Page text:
Networking - std::net::UdpSocket

  1. API for send here returns Result<usize>. Why is that ? In my head, a UDP send is all or none. The return value seems to suggest that sending can succeed but entire data may not be written which makes me code like:

    let mut bytes_written = 0;
    while bytes_written < data.len() {
    bytes_written += match udp_socket.send_to(&data[bytes_written..]) {
    Ok(bytes_tx) => bytes_tx,
    Err(_) => break,

Recently someone told me this is completely unnecessary. But I don't understand. If that were true why is the return not Result<()> instead, which is also what i was expecting ?

For reads though I understand. I could give it a buffer of size 100 bytes but the datagram might only be 50 bytes long. So essentially I should utilise only read_buf[..size_read]. Here my question is what happens if the buffer size is 100 but the datagram size is say 150 bytes ? Will recv_from fill in only 100 bytes and return Ok(100, some_peer_addr) ? If i re-read will it fill in the remaining of the datagram ? What if another datagram of 50 bytes arrived before my second read ? Will i get just the remaining 50 bytes the second time and 50 bytes of new datagram the 3rd time or complete 100 bytes the 2nd time which also contains the new datagram ? Or will be an error and i will lose the 1st datagram on my initial read and never be able to recover it ?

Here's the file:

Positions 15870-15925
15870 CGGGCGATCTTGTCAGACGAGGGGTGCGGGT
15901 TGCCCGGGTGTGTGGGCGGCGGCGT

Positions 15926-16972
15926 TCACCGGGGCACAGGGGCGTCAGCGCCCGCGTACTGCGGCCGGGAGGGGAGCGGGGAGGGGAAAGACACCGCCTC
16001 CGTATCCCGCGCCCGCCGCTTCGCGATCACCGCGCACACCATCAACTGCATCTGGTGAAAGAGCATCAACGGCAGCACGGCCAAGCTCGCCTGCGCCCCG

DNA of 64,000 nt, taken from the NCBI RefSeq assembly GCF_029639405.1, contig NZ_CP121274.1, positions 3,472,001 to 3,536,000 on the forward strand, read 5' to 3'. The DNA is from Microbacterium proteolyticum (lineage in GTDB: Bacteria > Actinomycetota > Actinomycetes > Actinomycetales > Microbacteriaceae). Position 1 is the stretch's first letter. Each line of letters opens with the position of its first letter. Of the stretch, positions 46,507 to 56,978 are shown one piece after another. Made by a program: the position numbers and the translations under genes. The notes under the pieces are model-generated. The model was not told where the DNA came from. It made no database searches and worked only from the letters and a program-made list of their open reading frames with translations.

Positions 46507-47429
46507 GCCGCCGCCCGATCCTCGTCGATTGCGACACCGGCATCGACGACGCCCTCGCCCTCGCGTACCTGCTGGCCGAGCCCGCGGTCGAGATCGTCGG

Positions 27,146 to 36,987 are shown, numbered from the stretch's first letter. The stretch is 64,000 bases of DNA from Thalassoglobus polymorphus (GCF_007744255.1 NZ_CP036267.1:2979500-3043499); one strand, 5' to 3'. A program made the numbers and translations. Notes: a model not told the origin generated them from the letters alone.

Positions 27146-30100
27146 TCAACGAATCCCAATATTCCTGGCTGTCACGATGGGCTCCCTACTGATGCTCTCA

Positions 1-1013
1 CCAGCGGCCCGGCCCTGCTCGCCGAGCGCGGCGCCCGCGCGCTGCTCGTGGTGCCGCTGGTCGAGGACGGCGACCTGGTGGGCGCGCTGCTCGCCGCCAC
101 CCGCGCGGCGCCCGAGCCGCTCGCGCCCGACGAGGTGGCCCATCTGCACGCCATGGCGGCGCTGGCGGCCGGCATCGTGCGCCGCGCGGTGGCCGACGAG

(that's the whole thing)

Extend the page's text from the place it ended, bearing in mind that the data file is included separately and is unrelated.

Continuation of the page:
The underlying system call returns the number of bytes sent and we simply forward that along.

Each call to recv_from will read a single datagram. If the message is longer than the buffer, the first portion will be copied into your buffer, and the trailing portion will be discarded.

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Can you also pls explain the rationale behind the underlying system call returning that. I would be interested in knowing that, plus that would complete the answer as well. In light of underlying sys call returning size, do you think we are supposed to code the way I did in 1) or is the return value of size of absolutely no use ?

The same set of system calls, send and sendto, are used for all types of network sockets, including TCP and UDP sockets. While the return value may not be super meaningful in the case of UDP, it is meaningful for TCP sockets, where you have to worry about short writes.

I also wouldn't be surprised to see that UDP sockets could return short writes in extreme circumstances (e.g. a gigabyte write call).

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